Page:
Well still the same. True story, like it or not. The ammo was from the SAME can, not boxed. I fell off the truck one nite, but not last nite. I have played with, shot and inspected the mini-pooch. Still a piece of junk. Why military no use? No comparision. Oh, real AR-15s are made by Colt, not Bushmaster or whoever. Colt AR-15, standard model, right out of the box with match grade ammo, 1 MOA or less. But if you like your mini-pooch, that's ok, you can have it.

Hank Dodge
November 14, 2007, 01:32 AM
In places like ********** where "evil black rifles" are a no-no, the Mini-14 has a strong following. True that some are not that great out of the box, but they do clean up alright.

As far a choosing between an M-1 carbine and a Mini-14, it would depend on my intended usage. The carbine would be my first choice as a "house gun" where the range is relatively short and maneuverability is required. The .30 carbine round is fine for close in confrontations. The Mini-14 would win out if the distances were to open up to becoming a "ranch gun". The .223 is a light round, but it is good out to a few hundred yards with decent effect. The Mini can also be scoped if that lends itself well to your purposes.

TBeck
November 14, 2007, 12:37 PM
[QUOTE]Oh, real AR-15s are made by Colt, not Bushmaster or whoever./QUOTE]

You keep making my arguments for me! So now I have $1,200 to work with in my comparison instead of just $800. For the price of a Colt I can buy a Target Mini-14 AND a really nice scope to put on it. And I STILL get equivalent accuracy and better reliability! This just keeps getting better and better.

lencac
November 14, 2007, 12:57 PM
That's good. After you buy it go see what it's worth. Apples to oranges. To compare the Mini-pooch to the AR is like comparing a Geo Metro to a Beemer. There is no comparision. It's like comparing the Oregon Ducks to The NE Patriots. You get the mini-pooch and I'll get my old extemely used AR and get your butt out here and let's start shooting things at 300, 400, 500, yrds. Then tell me how wonderful the pooch is. I know what the results will be.

308win
November 14, 2007, 12:58 PM
Somebody is off their meds.

Oohrah
November 14, 2007, 01:17 PM
Functioning either one should go that distance without a hicup!
Neither caliber in it's military form would be my choice. Close up
and personal, I would choose the .30 with an expanding 100 or 110,
at about 2000 fps. As a HD not an over penetrator, but probably
just as effective or more so, than a lt. bullet .357 Mag out of a
handgun!:D

lencac
November 14, 2007, 01:48 PM
OK, OK, enough said. I just don't like Rugers. I don't think they are a quality firearm. You get what you pay for. Would I stand in front of one ...... heck no! But I'll take my Colt AR over the Ruger, any time, any where, under any circumstances :)

Tarvis
November 14, 2007, 02:33 PM
Hey lencac:

If you think the mini is crap because your ar-15 is better, good for you. High five. You deserve the Nobel Peace Prize. Unfortunately, you tooting your own whistle has nothing to do with what this post is about, which is the m1 carbine in comparison to the mini 14. Personally, I have no experience with the AR-15, shot one once. However, I have heard they have problems with the gas impingement system. And yes, Colt did design the original AR-15, that doesnt mean that Bushmaster or Wilson Combat or DPMS do not make an equally excelent weapon. How would you know Colt makes the only good AR unless you had shot ALL models of ALL the other manufacturers weapons. Apparently you haven't discerned the difference between reality and your opinion.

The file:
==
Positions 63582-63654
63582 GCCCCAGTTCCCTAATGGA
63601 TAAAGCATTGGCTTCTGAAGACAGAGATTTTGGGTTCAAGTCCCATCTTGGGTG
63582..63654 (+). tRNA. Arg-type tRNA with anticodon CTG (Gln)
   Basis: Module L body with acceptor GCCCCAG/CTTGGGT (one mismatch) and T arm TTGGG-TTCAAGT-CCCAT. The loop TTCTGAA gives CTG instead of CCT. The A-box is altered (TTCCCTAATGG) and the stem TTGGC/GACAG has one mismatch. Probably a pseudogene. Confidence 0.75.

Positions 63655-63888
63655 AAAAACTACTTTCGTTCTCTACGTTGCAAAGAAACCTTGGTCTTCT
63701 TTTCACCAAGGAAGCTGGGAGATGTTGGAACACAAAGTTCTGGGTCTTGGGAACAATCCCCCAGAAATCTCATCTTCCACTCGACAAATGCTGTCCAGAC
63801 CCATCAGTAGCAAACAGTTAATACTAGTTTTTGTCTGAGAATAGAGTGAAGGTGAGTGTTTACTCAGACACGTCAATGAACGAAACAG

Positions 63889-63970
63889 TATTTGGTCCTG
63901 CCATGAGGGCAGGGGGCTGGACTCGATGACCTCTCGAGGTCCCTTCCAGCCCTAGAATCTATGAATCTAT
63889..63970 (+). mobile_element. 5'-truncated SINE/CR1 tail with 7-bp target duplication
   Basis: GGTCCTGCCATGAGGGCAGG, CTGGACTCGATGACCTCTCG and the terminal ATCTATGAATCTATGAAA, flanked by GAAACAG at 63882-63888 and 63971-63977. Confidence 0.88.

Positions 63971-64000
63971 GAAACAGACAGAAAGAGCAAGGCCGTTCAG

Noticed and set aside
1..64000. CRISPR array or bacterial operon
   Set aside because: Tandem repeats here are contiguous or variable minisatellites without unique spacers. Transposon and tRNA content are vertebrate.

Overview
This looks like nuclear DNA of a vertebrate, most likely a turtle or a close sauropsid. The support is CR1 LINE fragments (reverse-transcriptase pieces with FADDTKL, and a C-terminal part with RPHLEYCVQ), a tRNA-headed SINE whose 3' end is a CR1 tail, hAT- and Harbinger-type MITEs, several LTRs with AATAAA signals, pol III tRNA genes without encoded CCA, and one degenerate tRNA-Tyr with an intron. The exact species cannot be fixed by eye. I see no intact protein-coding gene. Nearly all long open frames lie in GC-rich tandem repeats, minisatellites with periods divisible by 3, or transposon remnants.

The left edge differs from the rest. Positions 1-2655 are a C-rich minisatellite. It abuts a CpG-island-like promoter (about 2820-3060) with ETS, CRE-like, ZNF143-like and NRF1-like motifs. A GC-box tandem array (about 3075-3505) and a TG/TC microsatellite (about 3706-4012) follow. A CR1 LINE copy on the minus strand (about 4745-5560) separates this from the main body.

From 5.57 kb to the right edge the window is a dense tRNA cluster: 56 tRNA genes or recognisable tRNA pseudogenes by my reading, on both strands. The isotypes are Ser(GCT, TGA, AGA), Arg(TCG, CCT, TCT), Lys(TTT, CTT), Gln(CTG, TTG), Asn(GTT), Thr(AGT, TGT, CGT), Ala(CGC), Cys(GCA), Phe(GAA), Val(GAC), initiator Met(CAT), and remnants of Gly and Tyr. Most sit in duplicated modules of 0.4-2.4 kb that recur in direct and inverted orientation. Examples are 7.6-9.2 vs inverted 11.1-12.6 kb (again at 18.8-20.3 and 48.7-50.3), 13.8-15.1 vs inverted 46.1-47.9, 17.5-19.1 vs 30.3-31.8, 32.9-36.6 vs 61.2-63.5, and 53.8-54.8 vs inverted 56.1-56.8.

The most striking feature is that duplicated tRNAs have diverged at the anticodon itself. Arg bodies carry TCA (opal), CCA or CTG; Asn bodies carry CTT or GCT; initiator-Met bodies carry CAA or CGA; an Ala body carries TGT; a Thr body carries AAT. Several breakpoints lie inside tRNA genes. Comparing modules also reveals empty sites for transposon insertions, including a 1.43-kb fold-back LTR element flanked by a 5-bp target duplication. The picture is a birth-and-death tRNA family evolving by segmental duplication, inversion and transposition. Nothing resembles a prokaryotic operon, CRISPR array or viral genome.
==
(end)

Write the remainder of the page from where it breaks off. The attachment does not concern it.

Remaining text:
As for no military use, Um, hello, does the ar-15 see military use? NO, the m16 does however. The AR is based off of the M16, the mini 14 is based off the M14. while the difference between the m14 and mini 14 is greater than the diff between the M16 and AR15, the fact remains that ruger designed the mini to be an economical autoloader. It's not a target rifle, nor is it a $1000 gun.

I have shot wolf ammo through my rifle without a single hiccup (minus magazine failure, dont buy cheapies) or accuracy problem. If you serisously think that the mini has reduced fps shooting the same ammo, i suggest you do a test and post your results in a subjective manner, as opposed to your objective opinions. Take 2 rifles with the same barrel twist (yes twist plays a huge roll) and the same barrel length on 2 standard rifles and put them through a chrony. It may be true that the AR15 has a higher fps all else the same, but I doubt it until i see the proof. I don't see how any one could believe your comments without a little proof to back it up. The mini doesnt stabalize wolf ammo you say? The ruger website states 1:9 on new rifles, I'm sure this is hasnt changed. Tell me, what do you know about rifle twist? I know that 1:9, even up to 1:12 is suficient to stabilize a 55gr bullet. Maybe the bullets you were shooting were too heavy or too light for the twist, which wouldnt make the rifle crap, just suited for a different size bullet. Its rather ignorant to call a rifle junk just because you were using the wrong ammo.

If you still think the mini is junk (im sure you do), read what a knowledgeable proffesional thinks instead of assuming your opinion is the end all to debate.

http://www.ar15.com/content/swat/200203-AR-15_vs_Mini-14.pdf

If you still think all mini 14's should be taken out of the hands of thousands of americans, placed in a rocket, shot into space, then blown to bits by seven nuclear bombs, good for you. Go cuddle with your AR while my ranch rifle and I slaughter rabbits with my mini shooting wolf ammo :D

Happy Hunting